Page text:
Blogging toward Epiphany: A life and death matter

January 3, 2012

For more commentary on the Epiphany readings, see the Reflections on the Lectionary page. For full-text access to all articles, subscribe to the Century.

The Old Testament and gospel readings for Epiphany function as point and counterpoint. Isaiah offers a word of great comfort to those who have been so long in darkness. Impoverished as the hearers have been, honor and fortune are on their way. It's a message of rejoicing: the light that has dawned will make all who see it radiant.

Or not. Herod does not rejoice, of course. He does not find comfort or hope in the magi's report; he doesn't see the star's light. The magi see the light and tell Herod what they think it surely means--an interpretation they presume he knows. He does not.

When Herod learns about this message--with the help of his own "wise men"--he is "troubled," the old Bible says, or "frightened." So frightened and troubled, in fact, that he engages in intrigue, prevarication and--later in the text--even mass infanticide.

In a way, the story of the slaughter of the innocents incarnates Simeon's warning that Jesus is "a sign that will be opposed, so that the inward thoughts of many should be revealed" (for my money, one of the most pregnant verses in all scripture). Most scholars understand the story to be legendary, as it isn't mentioned by Matthew's contemporaries.

Of course, for a king who was not above killing his own wife and sons in his mad quest to preserve power, killing some peasant children would hardly be out of character. It's possible that such an incident, taking place in a somewhat obscure village in the context of a reign such as Herod's, didn't warrant mention in secular texts.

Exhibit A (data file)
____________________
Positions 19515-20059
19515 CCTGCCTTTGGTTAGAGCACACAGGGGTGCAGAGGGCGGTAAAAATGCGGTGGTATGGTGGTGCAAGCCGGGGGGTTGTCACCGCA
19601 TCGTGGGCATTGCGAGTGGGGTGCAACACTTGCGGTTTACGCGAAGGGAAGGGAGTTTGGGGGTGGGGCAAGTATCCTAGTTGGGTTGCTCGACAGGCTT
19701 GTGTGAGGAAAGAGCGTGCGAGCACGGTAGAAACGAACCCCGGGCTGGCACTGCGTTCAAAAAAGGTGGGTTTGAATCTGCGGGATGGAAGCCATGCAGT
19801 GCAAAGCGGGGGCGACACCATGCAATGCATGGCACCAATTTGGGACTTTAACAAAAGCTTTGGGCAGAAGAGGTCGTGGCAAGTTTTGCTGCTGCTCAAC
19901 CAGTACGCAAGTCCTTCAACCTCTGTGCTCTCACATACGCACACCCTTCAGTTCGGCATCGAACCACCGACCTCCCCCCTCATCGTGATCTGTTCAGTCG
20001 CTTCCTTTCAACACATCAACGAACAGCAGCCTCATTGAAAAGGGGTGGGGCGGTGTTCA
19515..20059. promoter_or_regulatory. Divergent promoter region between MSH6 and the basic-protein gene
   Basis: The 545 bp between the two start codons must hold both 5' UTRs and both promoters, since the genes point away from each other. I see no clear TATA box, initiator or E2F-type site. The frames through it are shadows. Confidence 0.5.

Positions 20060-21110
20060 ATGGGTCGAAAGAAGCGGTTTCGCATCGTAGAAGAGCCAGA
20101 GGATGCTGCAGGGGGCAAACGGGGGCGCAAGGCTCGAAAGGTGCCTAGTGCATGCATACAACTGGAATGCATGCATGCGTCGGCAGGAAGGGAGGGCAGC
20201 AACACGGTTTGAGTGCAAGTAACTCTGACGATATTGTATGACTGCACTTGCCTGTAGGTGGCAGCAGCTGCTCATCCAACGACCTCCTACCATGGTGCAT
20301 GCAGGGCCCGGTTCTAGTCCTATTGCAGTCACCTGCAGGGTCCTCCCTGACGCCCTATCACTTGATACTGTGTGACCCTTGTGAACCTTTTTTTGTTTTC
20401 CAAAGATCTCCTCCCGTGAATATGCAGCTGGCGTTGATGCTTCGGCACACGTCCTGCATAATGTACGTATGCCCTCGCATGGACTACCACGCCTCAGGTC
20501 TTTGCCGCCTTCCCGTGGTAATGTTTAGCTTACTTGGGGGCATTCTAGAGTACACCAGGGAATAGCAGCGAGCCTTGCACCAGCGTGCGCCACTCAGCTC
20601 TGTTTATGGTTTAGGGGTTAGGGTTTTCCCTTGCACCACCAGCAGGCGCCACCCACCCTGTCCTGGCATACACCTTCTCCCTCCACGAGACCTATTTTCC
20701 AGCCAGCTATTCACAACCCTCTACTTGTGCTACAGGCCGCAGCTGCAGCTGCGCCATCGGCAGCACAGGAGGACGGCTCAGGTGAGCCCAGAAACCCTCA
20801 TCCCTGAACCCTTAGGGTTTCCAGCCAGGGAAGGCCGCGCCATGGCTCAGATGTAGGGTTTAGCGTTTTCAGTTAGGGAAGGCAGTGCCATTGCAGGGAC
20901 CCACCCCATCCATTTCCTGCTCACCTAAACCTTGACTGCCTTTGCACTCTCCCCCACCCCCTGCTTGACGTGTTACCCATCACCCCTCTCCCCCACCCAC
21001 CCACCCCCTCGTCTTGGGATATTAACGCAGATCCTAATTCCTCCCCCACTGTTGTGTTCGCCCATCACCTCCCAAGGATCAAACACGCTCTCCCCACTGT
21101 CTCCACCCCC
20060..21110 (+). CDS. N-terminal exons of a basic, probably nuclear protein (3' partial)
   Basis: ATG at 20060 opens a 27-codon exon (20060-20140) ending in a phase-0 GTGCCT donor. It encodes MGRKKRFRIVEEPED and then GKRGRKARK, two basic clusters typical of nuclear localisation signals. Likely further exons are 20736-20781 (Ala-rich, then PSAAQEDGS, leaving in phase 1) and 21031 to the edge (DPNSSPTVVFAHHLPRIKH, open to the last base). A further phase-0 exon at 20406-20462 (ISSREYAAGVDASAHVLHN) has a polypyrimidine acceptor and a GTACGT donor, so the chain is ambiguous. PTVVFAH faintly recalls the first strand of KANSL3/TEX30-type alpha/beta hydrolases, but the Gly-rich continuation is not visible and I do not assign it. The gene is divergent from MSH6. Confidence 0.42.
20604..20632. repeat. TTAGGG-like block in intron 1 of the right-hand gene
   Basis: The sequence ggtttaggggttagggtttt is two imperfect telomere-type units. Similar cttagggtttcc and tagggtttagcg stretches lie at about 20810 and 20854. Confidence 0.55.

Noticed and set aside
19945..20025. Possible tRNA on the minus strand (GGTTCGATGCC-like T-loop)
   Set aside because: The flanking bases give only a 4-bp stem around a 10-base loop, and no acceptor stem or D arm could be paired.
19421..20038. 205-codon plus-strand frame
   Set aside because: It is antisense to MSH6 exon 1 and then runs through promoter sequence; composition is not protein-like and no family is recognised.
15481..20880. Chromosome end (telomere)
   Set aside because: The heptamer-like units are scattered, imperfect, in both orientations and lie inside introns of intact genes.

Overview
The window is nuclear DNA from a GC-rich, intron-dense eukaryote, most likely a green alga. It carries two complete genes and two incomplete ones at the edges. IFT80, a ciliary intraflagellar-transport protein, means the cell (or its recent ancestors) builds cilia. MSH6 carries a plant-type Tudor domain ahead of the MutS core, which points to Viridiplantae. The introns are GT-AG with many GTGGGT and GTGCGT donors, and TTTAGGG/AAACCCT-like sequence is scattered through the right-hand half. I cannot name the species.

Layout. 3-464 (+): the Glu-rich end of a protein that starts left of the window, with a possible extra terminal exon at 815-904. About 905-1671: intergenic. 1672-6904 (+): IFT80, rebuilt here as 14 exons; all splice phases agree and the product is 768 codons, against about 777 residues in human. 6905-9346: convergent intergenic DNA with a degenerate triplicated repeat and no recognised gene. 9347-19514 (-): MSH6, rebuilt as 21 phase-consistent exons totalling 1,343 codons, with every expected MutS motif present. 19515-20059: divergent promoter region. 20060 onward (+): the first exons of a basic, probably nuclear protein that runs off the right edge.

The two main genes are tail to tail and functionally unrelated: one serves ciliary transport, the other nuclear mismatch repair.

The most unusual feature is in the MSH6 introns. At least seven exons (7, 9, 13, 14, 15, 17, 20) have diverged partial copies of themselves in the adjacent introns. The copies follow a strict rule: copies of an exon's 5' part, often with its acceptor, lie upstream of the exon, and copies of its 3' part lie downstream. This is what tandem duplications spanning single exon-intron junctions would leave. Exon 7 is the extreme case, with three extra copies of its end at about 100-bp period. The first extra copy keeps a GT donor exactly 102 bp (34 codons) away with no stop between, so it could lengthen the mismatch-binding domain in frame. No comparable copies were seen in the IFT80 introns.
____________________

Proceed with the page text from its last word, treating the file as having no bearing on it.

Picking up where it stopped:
In any case, the story of the Innocents makes a powerful point, one similar to that of another feast day observed just after Christmas, Stephen's martyrdom: the coming of Jesus is a matter of life and death. Mary is but the first to bleed on account of the Messiah's birth. Within the 12 days of Christmas, a child is both welcomed and opposed.

The light of Epiphany both illumines and darkens. The star produces a shadow; it evokes the human worst even as it testifies to the divine best. And so the thick reality at the heart of all doctrine is iterated: there is good news of great joy to all people, wonderful comfort to those who are eager to receive God's gift and reign. But woven into this comfort is a dangerous element that will unite Herod and Pilate and even Caesar--and all those who refuse to receive or yield to this reign of God.